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Santa Fe housing construction incentive generates $800,000 in six months

Copyright © 2020 Albuquerque Journal

SANTA FE – Changes to a city program meant to increase the construction of housing units in Santa Fe appear to be having their desired effects.

In December, the Santa Fe City Council approved changes to the “fee in lieu” program, which offered housing developers the option of paying a one-time fee to the city rather than making 15% of their units affordable housing. The changes stipulated that, among other things, the fee would increase 20% on July 1 every year until 2024, by which time the fee would essentially double.

Developers took notice. Since the start of 2020, seven separate housing developers have paid the city more than $814,000 in fees, city records show. The largest payments came from Blue Buffalo LLC, at $130,712; Storm River LLC, with $280,195; and $302,983 from TA Las Soleras LLC.

The city started the fee in lieu option in 2016, but Affordable Housing Manager Alexandra Ladd said the money in 2020 is far more than they usually receive in this span of time. In a Journal article from 2019, Ladd said they had collected $800,000 in three years, while this total took six months.

Ladd said that quick accumulation of fees was by design – an incentive to stimulate housing construction to help meet demand for housing in Santa Fe.

“We wanted to create a little pressure for (developers) to pay their fees,” she said.

Several developers responded by submitting their checks to the city with just a few weeks or days to spare before fees increased.

On City Council approval, those fees will go toward providing rental assistance to those affected by the pandemic, Ladd said.

“Without those $800,000 we’ve collected in the last six months, we would be dealing very directly with more homelessness,” she said.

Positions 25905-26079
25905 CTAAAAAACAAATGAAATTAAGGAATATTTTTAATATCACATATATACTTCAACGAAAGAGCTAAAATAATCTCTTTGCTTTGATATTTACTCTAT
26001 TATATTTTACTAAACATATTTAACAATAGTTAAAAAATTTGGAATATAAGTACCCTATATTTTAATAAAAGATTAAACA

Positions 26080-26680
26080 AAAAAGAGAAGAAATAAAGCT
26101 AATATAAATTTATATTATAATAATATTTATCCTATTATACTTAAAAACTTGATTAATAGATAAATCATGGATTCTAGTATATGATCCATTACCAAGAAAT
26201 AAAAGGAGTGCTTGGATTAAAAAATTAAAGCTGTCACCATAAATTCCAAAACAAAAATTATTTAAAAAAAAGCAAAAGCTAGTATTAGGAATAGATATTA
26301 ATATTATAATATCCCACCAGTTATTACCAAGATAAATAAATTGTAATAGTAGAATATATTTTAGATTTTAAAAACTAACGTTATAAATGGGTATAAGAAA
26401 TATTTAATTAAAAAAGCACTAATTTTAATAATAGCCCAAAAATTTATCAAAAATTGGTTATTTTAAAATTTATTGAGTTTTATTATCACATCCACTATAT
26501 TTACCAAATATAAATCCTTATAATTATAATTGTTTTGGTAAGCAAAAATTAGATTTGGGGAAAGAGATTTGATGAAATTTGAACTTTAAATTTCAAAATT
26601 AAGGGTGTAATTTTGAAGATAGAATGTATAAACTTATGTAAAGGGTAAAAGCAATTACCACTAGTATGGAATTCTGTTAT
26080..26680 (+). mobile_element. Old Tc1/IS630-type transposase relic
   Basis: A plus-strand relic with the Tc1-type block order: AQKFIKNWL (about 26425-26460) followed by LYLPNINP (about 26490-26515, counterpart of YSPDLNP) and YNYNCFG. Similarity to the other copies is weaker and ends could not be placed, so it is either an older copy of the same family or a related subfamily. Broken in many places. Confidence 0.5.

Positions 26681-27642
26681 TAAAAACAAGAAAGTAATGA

Ladd said the idea is to expand the stock of housing units in Santa Fe – where vacancy rates are just below 2% – to increase supply and force landlords to lower rents to be competitive. She acknowledged, though, that rental prices have not yet declined.

In fact, the average rental price in Santa Fe increased 13% to $1,038 a month between 2016 and 2019, according to yearly CBRE rental surveys. Ladd said CBRE’s 2020 survey, which will be released in September, will indicate how new housing developments have affected pricing.

Many have criticized the fee in lieu program for allowing developers the chance to opt out of building affordable housing.

Daniel Werwath, executive director of New Mexico Inter-Faith Housing, said he believes new housing units will lower rental prices for the area. However, he said the poorest residents probably will not benefit as much.

“Even in a healthy balanced market, we still have a lot of folks who can’t afford decent housing,” he said. “So it doesn’t solve the whole problem.”

But given Santa Fe’s desperate need for any sort of housing, the city can’t be picky, Werwath said.

“Frankly, we also just need whatever rental housing we can get and we can’t really afford to put more barriers there,” he said.


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